Deploying and Processing Azure AS

In the “Processing Tabular from Exotic Clients” blog, I said that if you Azure AS model retrieves data from an Azure database, such as Azure SQL Database, it should also be located in the same Azure data center for faster processing and to avoid data transfer fees between data centers. Let’s elaborate a bit on this and share some performance results from a real-life project.

We deployed two Azure AS instances to North Central and South Central Azure data centers, while the Azure SQL Database was deployed to the South Central data center. Here the stats for processing loading about 35 million rows in Tabular using the Full Process of the AS database. The Azure SQL Database was at P1 performance level and Azure AS was at S1 performance level.

  • South Central: 12 minutes or about 50,000 rows/sec
  • North Central: 19 minutes or about 30,000 rows/sec

As you can see, hosting Azure AS in a different center incurs not only data transfer fees but also increased processing times (more than 50% overhead). Your results will probably vary but just like with on-premises installations, it’s very important to fine tune your queries or SQL views. SSAS is capable of processing more than 100,000 rows/sec on a single thread. However, it can do this if rows from the data source arrive at that speed. If you use custom queries or SQL views, any join or inefficient code can potentially slow down processing times significantly. For example, I typically use SQL views to wrap fact tables to perform ad hoc calculations. Initially, for this project I used the T-SQL AT TIME ZONE clause to perform some time zone calculations in the view. As it turned out, AT TIME ZONE is very slow because it looks in the registry for information about when daylight savings time starts and ends, and needs to work out whether each individual value you’re converting is within that period or not. As a result, processing the model took 6 hours! Once I switched to using SWITCHOFFSET, it went down to 12 minutes.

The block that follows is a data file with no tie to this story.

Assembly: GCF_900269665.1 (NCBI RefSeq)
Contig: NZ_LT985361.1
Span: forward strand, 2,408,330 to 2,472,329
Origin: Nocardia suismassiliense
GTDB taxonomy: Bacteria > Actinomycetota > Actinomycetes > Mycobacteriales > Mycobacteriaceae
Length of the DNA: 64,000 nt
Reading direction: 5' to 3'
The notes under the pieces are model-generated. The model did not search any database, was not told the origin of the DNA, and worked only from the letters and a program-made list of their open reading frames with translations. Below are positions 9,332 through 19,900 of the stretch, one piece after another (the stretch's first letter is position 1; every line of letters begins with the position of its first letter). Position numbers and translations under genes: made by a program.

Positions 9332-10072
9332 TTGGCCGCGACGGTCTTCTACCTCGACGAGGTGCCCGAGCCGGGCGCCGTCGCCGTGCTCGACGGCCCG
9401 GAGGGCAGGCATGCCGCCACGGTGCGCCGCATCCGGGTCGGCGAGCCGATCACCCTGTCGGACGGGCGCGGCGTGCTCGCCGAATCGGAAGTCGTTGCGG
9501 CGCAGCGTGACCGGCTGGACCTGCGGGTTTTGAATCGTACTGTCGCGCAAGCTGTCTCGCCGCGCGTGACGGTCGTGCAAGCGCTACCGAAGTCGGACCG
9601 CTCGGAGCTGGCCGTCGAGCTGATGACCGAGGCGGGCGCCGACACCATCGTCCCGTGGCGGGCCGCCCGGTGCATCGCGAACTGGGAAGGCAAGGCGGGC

To quickly test the database throughput, open SSMS (ideally in a VM in the same data region to ignore connection latency) and execute a query that selects a few million rows from a table (make sure to change the Discard Query Results option in the query properties to False to avoid SSMS running out of memory when loading all these rows from the grid and to ignore the time to visualize the data). Then divide the query execution time by the number of rows. This gives you the data retrieval throughput and that will determine how fast SSAS can read the source data.